MoneyWorks is accounting software, not a payroll system; it will not auto-compute the staff salary (e.g. bi-monthly part-timer’s hourly wages or change of CPF contribution according to the employee’s age). A payroll system or a spreadsheet (if it is simple) will do a better job than an accounting system.
Of course, although the accounting system does not compute payroll, you still have to record the monthly payroll via a general journal or payment transaction to update the ledger.
If you are entering the payroll in a lump sum via a general journal, then the journal could be:
DR. Salary expense (PL) DR. CPF employer contribution (PL) CR. Accrued CPF payable (BS) CR. Accrued salary or the bank account (BS)
CPF, the Central Provident Fund, is like the Social Security fund in some countries. The contribution rate will change according to the employee’s age. The employer contribution is a company expense, whereas the employee contribution is deductible from the employee’s salary. Both CPF contributions will be accrued together with the SHG funds and paid out to the CPF Board on the next due.
SHG funds (Self-help group funds) include:
- Chinese Development Assistance Council (CDAC) Fund
- Mosque Building and Mendaki Fund (MBMF)
- Eurasian Community Fund (ECF), and
- Singapore Indian Development Association (SINDA) Fund.
Assuming the monthly payroll for the company is:
CPF Employer (17%): 1,700
CPF Employee (20%): 2,000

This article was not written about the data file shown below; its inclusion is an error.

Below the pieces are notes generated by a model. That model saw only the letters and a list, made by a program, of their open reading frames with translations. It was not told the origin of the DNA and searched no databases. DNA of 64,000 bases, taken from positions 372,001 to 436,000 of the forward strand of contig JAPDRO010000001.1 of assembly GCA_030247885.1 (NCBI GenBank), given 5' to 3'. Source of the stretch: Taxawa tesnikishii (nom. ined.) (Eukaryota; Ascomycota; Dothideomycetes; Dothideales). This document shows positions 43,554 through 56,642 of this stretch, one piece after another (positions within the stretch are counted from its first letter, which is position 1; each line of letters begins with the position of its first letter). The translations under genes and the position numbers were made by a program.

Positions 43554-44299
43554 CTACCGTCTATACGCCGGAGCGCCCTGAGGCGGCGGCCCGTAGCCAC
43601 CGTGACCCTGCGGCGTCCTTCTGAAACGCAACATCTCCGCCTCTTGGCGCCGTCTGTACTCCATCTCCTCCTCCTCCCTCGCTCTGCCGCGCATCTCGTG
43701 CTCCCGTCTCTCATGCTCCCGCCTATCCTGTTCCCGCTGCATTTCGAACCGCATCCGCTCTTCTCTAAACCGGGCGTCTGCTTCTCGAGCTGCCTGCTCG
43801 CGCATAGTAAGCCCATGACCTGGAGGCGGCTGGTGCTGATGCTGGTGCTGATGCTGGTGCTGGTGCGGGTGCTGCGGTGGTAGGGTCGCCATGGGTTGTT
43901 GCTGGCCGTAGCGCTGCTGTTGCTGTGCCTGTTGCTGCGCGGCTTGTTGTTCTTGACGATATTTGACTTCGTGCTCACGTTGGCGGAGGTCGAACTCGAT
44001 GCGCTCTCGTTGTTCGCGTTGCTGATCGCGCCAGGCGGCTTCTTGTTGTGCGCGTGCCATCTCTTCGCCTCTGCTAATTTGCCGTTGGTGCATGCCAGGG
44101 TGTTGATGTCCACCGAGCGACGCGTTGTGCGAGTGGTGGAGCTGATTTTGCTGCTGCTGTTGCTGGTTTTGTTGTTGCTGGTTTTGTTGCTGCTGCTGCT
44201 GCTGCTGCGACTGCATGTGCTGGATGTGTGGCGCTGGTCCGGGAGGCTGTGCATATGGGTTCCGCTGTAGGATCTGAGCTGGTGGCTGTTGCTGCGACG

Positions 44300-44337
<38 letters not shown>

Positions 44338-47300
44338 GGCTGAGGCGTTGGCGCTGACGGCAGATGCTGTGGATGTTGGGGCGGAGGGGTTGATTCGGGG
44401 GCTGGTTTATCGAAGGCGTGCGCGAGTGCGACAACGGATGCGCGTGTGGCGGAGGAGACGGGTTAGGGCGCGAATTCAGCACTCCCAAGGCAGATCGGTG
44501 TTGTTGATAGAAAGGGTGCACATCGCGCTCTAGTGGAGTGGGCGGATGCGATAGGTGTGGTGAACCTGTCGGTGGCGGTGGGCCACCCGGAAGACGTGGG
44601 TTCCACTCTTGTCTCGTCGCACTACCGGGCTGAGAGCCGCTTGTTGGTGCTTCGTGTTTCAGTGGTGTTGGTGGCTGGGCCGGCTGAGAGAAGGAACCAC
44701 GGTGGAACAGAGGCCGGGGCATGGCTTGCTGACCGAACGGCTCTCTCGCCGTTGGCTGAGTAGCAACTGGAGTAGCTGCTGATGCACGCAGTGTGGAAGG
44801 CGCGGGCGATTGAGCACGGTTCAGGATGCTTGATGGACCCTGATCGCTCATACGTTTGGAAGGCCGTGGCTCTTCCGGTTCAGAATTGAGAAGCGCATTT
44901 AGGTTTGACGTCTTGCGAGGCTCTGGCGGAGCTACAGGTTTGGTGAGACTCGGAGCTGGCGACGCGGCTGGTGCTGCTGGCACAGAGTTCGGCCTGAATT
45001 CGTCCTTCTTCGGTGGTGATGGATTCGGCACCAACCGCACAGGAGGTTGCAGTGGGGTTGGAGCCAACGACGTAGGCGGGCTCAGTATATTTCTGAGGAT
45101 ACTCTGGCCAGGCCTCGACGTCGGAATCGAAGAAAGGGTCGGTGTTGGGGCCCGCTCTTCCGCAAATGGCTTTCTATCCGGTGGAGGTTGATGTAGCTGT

Self-help group funds: 2
Then, the general journal will be:
DR. Salary (PL): 10,000 DR. CPF Employer (PL): 1,700 CR. Accrued CPF (BS): 3,702 CR. Accrued salary or the bank account (BS): 6,298
Credit the accrued salary account instead of the bank account, and then use a payment transaction to pay the employee individually with the accrued salary account to facilitate the bank reconciliation later. Of course, you should consider setting a security level on those payroll-related accounts to prevent unauthorised MoneyWorks users from viewing the transaction history.
Payment transaction method
You may also consider using a payment transaction to enter the monthly payroll of each employee instead of using a general journal to record the payroll for the month in a lump sum. This method works if you prefer to view the ledger detail by the employee.
Assuming you have two employees.
CPF employer contribution (17%): 510
CPF employee contribution (20%): 600
SHG fund: 1
CPF employer contribution (17%): 680
CPF employee contribution (20%): 800
SHG fund: 1
To enter the employee payroll for the month, you have to add the expense and less the accrual within a payment transaction. In the payment transaction, select the appropriate bank account and payee, and in the detail section, enter as:
Row1: Salary expense: 3,000
Row2: CPF employer contribution: 510
Row3: Accrued CPF payable: -510 (for CPF employer contribution)
Row4: Accrued CPF payable: -600 (for CPF employee contribution)
Row5: Accrued CPF payable: -1 (for SHG funds deduction)
So, the transaction gross for the payment will be 2,399.00
You can enter all the accrued CPF payable into a single row (lump sum) or multiple rows as in my above example, but having rows with descriptions separating different type of deduction facilitate inquiry and printing reports.
Assuming you wish to print a report by the employee by account. You can first create an account inquiry, then shortlist the employees or transactions and print the list with subtotal by the employee.
A payroll system will be more complex in reporting, and more features available (e.g. adjusting CPF rate based on the employee age, calculating the hourly wage for each employee, etc.). Using an accounting system for recording payroll may be workable for those SOHO or small businesses with fewer employees or require only basic payroll entry.
Do visit the Cognito website if your development team would like to integrate the payroll system with MoneyWorks accounting software, or engage a MoneyWorks consultant if you wish to import transactions into the accounting system.